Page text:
Social life? Fuhgeddaboudit. Some people with kids like this shift, but if you're young and single it will make you... old and single. "Hi, wanna go to dinner? Pick you up at four." About the only advantage here is that you can eat with the seniors and get the early bird specials.

Now I know some people do very well with the vampire shift, but for those who have never experienced it you need to think long and hard about what it will do to you. And studies have shown that over the years this kind of unnatural shift will play havoc with your health.

Over the years I'd worked with many people who started with a great attitude on the morning shift only to find they hated it and for the remainder of their contract would bug management about getting off mornings.

If you're seriously thinking about it, fill in for someone for awhile and see what really goes into it before making any decision.

Tuesday's story ideas

The government wants you to quit smoking... well, at least in some areas. Some states are sponsoring tobacco cessation programs.

Proof that obsessive parenting is getting out of hand: some states are introducing legislation to protect umpires and referees from abuse by parents. "Assault on a sports official" will soon become a crime.

Today is the last presidential primary day. Check with the superdelegates in your market to get the mood.

Supermarket markdowns. I've noticed there seem to be more things near their expiration date (meat in particular) in supermarkets that have markdown stickers slapped on them. In light of rising Spam sales (not making that up) are people simply giving up more traditional items?

Child marriages: what are the laws in your market, and what is the age of legal consent in your market?

Tax credits for energy saving home improvements. Run down the list of items that carry credits and show people how they can save now and get a break next April 15th.

FYI, for those of you who sent comments yesterday but didn't see them, well, the "post comment" feature wasn't simply rejected everything.

Monday, June 2, 2008

Mailbag: Is my phone out of order?


I'm looking for my second job, and I haven't heard back from the vast majority of the tapes I've sent out. I know to expect this, but my question is, when is it appropriate to follow up on a tape? I know most news directors don't like to be bothered with phone calls and e-mails, but I feel like I'm not doing enough just sending a tape and then sitting back and waiting. Is it appropriate to e-mail a news director, or do I just play the waiting game?


Ready to move

Dear Ready,

We've touched on the phone call question numerous times, and the general rule is that you shouldn't do it. So let me make an analogy a young person can relate to.

Let's say you go to a party or a bar with lots of people around. The next day I ask you to describe in detail the people who weren't interesting to you. Could you do it?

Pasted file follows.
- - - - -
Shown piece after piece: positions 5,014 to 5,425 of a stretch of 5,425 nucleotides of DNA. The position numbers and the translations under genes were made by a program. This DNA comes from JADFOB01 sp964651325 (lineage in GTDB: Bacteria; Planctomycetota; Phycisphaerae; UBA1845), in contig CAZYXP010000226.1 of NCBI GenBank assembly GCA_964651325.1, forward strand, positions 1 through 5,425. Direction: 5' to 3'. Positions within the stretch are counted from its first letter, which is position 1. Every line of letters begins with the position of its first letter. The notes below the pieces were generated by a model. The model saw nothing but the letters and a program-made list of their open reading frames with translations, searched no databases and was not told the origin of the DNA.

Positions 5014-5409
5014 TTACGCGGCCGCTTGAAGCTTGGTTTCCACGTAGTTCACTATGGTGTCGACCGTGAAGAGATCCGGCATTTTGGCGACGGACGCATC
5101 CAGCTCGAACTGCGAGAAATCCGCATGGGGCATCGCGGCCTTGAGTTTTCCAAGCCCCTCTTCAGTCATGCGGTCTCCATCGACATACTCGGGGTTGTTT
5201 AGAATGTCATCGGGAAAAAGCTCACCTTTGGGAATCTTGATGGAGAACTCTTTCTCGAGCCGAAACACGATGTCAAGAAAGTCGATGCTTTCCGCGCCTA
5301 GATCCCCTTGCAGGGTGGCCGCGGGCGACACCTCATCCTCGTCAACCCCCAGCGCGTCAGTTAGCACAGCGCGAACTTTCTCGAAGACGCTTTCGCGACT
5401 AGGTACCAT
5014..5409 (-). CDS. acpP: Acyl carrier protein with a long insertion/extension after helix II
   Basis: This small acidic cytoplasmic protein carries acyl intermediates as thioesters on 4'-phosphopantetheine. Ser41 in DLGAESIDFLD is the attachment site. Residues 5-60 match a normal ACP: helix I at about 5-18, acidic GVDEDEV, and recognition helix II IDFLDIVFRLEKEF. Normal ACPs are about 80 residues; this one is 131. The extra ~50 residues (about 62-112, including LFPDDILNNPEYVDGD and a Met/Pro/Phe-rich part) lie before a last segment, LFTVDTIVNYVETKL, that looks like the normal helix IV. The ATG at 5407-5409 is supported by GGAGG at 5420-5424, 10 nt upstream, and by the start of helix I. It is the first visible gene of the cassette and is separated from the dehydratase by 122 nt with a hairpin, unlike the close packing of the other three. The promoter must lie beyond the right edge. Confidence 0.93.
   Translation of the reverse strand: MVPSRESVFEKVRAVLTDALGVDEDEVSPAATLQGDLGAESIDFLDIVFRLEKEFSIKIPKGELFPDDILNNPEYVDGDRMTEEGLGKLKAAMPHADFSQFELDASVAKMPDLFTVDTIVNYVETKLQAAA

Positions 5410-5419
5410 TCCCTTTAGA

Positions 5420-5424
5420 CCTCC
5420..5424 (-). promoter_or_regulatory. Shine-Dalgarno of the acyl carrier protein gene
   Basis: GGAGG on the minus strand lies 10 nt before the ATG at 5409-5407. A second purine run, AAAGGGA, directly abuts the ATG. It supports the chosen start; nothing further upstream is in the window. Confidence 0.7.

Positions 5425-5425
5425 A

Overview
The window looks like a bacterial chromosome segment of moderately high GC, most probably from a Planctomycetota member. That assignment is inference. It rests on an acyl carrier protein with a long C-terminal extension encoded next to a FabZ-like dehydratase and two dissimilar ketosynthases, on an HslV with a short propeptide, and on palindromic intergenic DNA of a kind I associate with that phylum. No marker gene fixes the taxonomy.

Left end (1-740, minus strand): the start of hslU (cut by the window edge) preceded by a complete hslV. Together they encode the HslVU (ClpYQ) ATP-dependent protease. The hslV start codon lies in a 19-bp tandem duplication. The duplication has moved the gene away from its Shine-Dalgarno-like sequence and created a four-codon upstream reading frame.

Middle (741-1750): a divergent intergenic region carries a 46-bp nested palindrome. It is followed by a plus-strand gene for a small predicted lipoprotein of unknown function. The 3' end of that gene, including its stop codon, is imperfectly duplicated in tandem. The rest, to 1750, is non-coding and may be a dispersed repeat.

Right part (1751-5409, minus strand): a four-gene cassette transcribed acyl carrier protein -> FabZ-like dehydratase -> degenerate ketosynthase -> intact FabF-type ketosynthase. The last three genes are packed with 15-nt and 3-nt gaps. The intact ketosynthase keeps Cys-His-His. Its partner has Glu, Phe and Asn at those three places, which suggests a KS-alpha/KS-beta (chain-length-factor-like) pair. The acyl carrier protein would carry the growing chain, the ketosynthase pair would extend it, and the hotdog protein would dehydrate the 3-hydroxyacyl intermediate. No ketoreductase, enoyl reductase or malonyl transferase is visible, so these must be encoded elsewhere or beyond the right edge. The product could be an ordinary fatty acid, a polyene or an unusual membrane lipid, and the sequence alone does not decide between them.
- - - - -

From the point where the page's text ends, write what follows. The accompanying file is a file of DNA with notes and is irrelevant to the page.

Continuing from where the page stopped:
By the same token, a News Director is unlikely to remember a tape that didn't make an impression after viewing hundreds, especially if that tape is like many that were ejected after ten seconds. If you didn't make the short list, a News Director is not going to remember you and won't be able to give you feedback anyway.

But I'll give you a little trick you can try that I used to use. Include a stamped, self addressed postcard with your tape, politely asking for feedback. You're bound to get some response. I did when I was a reporter. NDs that do this are generally nice people.

Bottom line, though, there is probably something wrong with your tape which may only require a simple fix. People are the worst judges of their own work. You need another pair of eyes, preferably belonging to someone with experience, to give you an honest critique.

The biggest problem I see with young people is that many of you do not know the difference between a lead story and a resume tape story. You may have covered the biggest story of the year, but if it has limited video and takes little reporting skills (spot news) that story is not going to make an impression. Courtroom stories are another example of stories that do not translate well to video. Resume tape stories must show enterprise skills, digging, great writing, editing, use of nat sound, a clever standup. And the story must be memorable for a ND to take notice.

When a new client sends me a tape, I have often noticed that the person had not been putting their best work at the beginning of the tape. I remember one young lady whose tape was backwards. The first story wasn't very good. The next was better. The next was very good, and the last was fantastic. I told her to ditch the first story and reverse the order. She got a job shortly thereafter.

Remember the ten second rule: you have to make an impression quickly in order for the ND to continue watching.

Click on "resume tape tips" on the right side of this page and scroll down to "What's wrong with my resume tape?"

Hang in there and good luck.


What's your take on a reporter having a personal page on the net?

-Internet fanatic

Dear Net Fan,

Blogs are one thing and are okay if you keep them professional and objective, but you must have the approval of the ND. But creating a page with photos and stuff that is way too personal is a bad idea, and, to be honest, labels you as immature.

I saw one a while back that featured some revealing photos of a female reporter. Not exactly someone I'd want to hire.


I've heard some people send gimmicky stuff with their tapes to make an impression. What do you think, and what sort of things have you gotten in the mail?

-Looking for an edge

Dear Looking,

We'll, I've gotten microwave popcorn several times. Someone sent me a giant poster with their picture on it. Models often send their portfolios. But these things had no effect on my opinion of the tape. I never hired anyone who sent something with their tape.

Though I always ate the popcorn.

Monday's story ideas

Tuning up your home air conditioning. Cars aren't the only thing using a ton of energy. Show consumers how they can improve the efficiency of their a/c. Even planting shade trees near the unit can help. Talk to an expert.

Speaking of keeping cool... and warm.... geothermal systems are hot with new construction. Show how they work and what you can save.

Amber alerts for senior citizens is being considered, as older people with Alzheimer's or dementia can occasionally wander off.

According to the plastic surgery industry, more guys are opting for liposuction. Be tasteful with your b-roll on this one.

Study shows that few Americans are "health literate." What exactly does that mean?

Dickering with hotels. With people cutting back on vacations, how can you get bargain rates and sleep cheap this summer?

Confusing cell phone bills. Consumers apparently don't understand charges they can incur by downloading ringtones from outside companies.